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Cornwall devolution on track, but individual projects face challenges

Cornwall is making progress in its devolution project overall, but the status of several aspects of the devolution deal is uncertain.

A paper submitted to a meeting of Cornwall Council’s audit committee shows that of the nine themes of the devolution deal, five are rated ‘amber’, meaning they are out of tolerance but the council has a plan to bring them back under control.

The five rated amber are health and social care integration, energy, intermediate body (IB) status, business support and flood resilience.

However, the remaining four themes are rated green and none are rated red.

The report says: “The nine theme summaries show that progress remains largely positive; nonetheless, as is expected with projects of this magnitude, there are some elements of the deal themes where the complexity and absence of a blueprint have understandably stymied progress.

“In those areas, workstream leads are focused on working with their counterparts in the Civil Service to ensure progress accords with the respective implementation plans.”

The first stage of the health and social care integration programme, engagement with the public, has been completed, with over 2,000 responses and 250 people attending engagement events.

However, the paper says that the programme has been paused to allow Cornwall Council to engage with the government and NHS England in order to understand new requirements for health and social care providers to work together to create a blueprint for implementing the forward view and achieving financial sustainability.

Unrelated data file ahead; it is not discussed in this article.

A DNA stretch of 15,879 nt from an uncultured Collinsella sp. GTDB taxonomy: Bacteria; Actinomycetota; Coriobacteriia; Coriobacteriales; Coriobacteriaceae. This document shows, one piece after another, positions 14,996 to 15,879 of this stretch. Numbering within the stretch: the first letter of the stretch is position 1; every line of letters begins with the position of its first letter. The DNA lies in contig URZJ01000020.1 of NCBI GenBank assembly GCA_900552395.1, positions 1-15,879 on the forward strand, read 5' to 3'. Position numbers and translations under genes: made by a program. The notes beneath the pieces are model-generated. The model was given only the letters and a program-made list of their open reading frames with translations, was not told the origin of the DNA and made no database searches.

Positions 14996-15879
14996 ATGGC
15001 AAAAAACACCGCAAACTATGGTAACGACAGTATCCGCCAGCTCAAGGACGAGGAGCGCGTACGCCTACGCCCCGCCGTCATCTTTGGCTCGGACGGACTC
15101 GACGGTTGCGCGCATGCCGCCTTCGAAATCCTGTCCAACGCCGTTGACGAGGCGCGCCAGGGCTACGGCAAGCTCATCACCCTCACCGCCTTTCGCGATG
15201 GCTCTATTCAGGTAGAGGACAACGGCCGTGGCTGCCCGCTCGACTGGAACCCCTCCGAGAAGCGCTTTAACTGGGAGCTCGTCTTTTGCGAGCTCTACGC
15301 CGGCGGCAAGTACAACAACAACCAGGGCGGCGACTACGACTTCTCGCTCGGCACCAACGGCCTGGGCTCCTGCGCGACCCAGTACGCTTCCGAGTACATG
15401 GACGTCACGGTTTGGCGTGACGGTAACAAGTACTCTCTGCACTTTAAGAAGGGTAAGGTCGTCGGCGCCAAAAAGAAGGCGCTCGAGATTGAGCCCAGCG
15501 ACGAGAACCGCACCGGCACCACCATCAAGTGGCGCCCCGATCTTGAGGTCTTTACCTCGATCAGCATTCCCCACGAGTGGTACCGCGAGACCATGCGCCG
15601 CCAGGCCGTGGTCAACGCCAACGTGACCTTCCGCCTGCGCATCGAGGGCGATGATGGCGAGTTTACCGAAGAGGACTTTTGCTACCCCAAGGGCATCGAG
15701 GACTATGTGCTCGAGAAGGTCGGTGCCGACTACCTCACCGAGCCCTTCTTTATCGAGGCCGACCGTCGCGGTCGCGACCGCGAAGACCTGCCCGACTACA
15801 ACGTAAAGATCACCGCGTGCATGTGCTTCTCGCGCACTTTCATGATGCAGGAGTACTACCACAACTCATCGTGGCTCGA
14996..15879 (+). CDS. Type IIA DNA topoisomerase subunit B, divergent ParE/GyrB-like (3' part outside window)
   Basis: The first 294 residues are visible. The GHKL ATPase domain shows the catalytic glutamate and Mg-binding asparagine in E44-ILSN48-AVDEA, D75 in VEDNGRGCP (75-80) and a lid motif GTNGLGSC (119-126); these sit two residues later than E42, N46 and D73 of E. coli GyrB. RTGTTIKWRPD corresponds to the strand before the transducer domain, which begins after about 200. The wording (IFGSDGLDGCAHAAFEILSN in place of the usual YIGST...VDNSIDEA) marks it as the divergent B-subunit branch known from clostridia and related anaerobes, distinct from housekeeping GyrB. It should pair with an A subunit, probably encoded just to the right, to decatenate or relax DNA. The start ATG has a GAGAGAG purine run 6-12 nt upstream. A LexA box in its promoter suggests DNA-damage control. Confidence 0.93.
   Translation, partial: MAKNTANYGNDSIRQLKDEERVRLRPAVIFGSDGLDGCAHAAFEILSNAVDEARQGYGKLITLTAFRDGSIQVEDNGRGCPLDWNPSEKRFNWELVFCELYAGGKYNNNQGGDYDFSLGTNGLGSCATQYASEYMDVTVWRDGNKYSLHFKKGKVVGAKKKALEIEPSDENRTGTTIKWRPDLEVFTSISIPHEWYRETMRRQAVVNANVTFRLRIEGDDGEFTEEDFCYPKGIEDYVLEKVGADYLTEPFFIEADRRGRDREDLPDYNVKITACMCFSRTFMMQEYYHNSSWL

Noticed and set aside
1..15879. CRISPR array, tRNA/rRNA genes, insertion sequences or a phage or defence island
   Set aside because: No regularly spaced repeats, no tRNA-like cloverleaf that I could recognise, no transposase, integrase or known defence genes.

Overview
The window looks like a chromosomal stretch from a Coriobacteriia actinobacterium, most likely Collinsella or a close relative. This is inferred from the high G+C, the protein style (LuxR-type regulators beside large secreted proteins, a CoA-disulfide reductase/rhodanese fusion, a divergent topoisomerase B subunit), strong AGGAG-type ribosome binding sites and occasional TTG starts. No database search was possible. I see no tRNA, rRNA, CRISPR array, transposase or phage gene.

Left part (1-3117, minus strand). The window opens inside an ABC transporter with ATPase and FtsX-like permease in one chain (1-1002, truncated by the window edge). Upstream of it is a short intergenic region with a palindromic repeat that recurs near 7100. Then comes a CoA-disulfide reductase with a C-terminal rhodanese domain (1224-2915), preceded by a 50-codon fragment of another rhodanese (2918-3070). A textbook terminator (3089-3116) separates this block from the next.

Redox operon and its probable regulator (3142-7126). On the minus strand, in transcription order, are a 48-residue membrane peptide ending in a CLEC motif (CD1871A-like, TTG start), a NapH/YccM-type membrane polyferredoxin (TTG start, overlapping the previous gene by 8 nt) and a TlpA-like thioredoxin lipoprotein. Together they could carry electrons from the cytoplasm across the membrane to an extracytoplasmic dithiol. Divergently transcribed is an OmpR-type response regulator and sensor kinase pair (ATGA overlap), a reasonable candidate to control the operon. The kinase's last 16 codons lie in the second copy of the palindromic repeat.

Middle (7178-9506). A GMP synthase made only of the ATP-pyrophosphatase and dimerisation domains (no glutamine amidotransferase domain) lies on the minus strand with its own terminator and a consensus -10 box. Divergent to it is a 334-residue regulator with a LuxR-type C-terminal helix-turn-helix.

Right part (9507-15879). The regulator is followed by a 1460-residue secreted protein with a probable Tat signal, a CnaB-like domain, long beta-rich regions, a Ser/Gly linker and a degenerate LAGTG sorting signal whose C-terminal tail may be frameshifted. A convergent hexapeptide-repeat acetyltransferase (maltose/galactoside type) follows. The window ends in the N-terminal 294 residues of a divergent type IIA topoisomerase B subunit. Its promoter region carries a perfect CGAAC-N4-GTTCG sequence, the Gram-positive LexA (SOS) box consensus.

Similarly, the business support programme is experiencing delays because devolution of the assets of the Business Growth Service has been removed from the devolution deal after the service closed last year.

Although it is still expected that the service will be devolved eventually, a number of local LEPs have challenged the Department for Business and Skills on the issue.

However, progress has been made in a number of other areas in February and March. For example, Cornwall has received £13m funding from the European Union to unlock its geothermal energy resources, matched by £1.5m from the council. The Department for Transport has also confirmed a transport capital allocation of £26.1m for Cornwall for each of the next five years.

However, Cornwall Council’s transport planning advisory committee has recommended that the council cabinet defers choosing a franchising and enhanced partnership option for the One Public Transport system for Cornwall until the details of the emerging Buses Bill are understood. The bill currently only grants power over bus franchising to combined authorities with elected mayors.

See the most recent edition of PSE for an article by Mark Duddridge, chair of the Cornwall and Isles of Scilly LEP, on Cornwall’s experience of devolution.

(Image c. Tony Armstrong)

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